In my Shift Happens workshop I show this picture and I ask people to tell me the story about what it is. Remember, anyone who has attended workshop, please don’t give it away. Who would be willing to tell us what they think the story is behind this picture?

[Congregants share their interpretations.]

So, as you can see, we interpret things differently because we come from different frameworks and because we have had different influences and experiences in our lives. The question about this that is so important as it relates to what religion we are going to choose to practice is this: Once we know that there are different ways to view the story rather than just our own, will we be willing to reflect on our frameworks, our lens through which we see the world, and our course of action – our decisions – in order to personally transform? Because shifts happen all the time whether we want it to or not and at some point we have to make some decisions about our place in that shift.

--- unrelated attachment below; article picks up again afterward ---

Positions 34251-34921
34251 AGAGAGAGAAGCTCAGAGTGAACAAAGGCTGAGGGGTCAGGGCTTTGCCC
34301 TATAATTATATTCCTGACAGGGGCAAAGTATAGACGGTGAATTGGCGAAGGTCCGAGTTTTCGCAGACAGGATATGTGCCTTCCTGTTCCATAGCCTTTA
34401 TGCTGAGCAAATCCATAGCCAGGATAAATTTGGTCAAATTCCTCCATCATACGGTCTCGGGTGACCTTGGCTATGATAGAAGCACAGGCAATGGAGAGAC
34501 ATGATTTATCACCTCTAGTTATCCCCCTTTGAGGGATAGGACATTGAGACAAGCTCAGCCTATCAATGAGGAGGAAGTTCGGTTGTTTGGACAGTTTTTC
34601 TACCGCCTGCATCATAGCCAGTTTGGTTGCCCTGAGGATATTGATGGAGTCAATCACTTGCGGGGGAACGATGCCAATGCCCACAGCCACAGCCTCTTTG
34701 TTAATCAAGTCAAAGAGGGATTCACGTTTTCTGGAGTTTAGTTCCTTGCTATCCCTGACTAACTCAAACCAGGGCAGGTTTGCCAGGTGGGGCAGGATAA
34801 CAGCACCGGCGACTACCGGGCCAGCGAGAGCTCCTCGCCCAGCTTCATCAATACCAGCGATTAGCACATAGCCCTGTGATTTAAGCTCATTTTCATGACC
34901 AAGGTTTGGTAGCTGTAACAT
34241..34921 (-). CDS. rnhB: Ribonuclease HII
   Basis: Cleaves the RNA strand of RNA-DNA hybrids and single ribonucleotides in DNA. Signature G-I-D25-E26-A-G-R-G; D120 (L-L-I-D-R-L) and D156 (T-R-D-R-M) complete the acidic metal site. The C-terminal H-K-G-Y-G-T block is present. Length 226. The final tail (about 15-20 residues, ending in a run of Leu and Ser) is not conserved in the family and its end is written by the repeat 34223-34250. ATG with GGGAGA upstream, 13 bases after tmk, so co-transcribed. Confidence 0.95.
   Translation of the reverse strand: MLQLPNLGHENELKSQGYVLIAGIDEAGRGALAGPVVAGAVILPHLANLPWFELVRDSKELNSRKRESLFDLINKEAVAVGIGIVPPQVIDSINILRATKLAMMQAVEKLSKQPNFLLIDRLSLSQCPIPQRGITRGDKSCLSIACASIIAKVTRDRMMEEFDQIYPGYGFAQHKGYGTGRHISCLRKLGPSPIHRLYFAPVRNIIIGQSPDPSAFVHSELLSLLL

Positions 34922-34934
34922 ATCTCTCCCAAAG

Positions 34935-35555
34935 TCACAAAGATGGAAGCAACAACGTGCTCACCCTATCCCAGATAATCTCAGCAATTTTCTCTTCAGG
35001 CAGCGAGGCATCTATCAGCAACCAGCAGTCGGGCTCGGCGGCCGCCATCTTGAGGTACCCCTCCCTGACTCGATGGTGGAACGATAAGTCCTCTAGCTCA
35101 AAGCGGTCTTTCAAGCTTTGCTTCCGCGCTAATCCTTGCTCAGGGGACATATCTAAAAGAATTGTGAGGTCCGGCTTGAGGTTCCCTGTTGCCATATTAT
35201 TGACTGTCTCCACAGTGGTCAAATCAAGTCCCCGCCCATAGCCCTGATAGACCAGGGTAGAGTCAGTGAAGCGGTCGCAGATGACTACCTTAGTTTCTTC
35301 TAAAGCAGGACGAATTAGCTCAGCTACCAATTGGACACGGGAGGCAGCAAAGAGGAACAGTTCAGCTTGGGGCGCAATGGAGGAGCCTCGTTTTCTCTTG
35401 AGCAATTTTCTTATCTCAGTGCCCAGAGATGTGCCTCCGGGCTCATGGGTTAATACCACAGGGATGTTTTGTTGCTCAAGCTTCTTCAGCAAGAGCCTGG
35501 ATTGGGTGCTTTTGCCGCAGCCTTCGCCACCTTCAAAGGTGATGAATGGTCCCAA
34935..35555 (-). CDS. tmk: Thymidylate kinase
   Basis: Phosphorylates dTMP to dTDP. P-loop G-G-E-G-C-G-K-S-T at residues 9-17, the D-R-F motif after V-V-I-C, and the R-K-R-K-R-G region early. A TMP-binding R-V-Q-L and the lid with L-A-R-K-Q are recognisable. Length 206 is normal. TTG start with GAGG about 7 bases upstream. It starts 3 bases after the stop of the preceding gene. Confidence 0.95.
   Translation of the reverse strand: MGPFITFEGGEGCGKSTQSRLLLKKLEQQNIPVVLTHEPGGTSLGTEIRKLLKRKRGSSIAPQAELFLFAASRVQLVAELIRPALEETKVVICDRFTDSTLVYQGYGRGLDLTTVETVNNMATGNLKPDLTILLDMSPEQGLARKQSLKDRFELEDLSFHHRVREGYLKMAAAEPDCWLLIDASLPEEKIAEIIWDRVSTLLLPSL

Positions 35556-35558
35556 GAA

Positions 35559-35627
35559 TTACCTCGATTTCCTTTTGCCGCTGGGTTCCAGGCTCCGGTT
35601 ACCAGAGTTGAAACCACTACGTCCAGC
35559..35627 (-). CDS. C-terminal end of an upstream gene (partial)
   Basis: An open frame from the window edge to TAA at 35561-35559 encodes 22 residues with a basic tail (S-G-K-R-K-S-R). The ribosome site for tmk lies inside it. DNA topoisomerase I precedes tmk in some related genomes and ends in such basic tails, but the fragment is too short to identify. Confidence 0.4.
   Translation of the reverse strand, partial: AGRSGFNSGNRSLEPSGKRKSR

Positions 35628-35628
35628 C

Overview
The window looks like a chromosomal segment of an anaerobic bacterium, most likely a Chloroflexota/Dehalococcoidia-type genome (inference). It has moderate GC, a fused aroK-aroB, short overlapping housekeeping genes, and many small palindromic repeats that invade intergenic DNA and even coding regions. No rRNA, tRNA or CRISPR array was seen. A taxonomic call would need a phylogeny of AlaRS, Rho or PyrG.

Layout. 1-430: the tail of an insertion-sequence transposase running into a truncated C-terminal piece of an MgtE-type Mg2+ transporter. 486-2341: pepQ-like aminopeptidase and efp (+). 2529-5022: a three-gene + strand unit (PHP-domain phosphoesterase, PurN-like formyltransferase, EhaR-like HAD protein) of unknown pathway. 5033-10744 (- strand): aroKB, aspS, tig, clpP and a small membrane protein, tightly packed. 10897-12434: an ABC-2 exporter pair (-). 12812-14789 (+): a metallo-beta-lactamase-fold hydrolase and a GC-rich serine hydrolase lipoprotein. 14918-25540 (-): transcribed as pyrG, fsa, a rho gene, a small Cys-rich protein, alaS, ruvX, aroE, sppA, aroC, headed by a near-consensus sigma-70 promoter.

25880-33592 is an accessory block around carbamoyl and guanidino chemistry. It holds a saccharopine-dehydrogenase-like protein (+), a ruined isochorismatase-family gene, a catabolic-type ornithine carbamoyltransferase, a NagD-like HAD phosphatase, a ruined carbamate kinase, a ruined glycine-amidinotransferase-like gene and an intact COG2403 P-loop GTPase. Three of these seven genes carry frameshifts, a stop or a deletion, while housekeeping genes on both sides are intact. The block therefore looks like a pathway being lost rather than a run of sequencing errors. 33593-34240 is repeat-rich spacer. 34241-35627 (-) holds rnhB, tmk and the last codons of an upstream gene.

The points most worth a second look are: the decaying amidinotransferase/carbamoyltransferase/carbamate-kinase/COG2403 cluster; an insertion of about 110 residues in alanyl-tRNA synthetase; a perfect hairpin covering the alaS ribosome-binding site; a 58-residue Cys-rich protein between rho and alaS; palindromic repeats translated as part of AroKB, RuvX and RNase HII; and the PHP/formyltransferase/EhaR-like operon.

Believe me, I get that some can truly struggle when change comes knocking at the door. Change is so very hard for many reasons and it is totally understandable that we find comfort in familiarity. We like the people we already know and the places we go. We often like the way it is more than the thought of the unknown way it might be. So once again, how does reflection fit in this process of transformation? The reflection I am speaking of is not necessarily reflecting on the past, although it could include that. It is not necessarily reflecting on what made you the way you are, although it could include that too. It is reflecting on what religion you are practicing and what religion you want to practice. As Native-American scholar and activist put it: “Religion is, in reality, living. Our religion is not what we profess, or what we say, or what we proclaim; our religion is what we do, what we desire, what we seek, what we dream about, what we fantasize, what we think – all these things – 24 hours a day. One’s religion, then, is one’s life, not merely the ideal life but the life as it is actually lived.”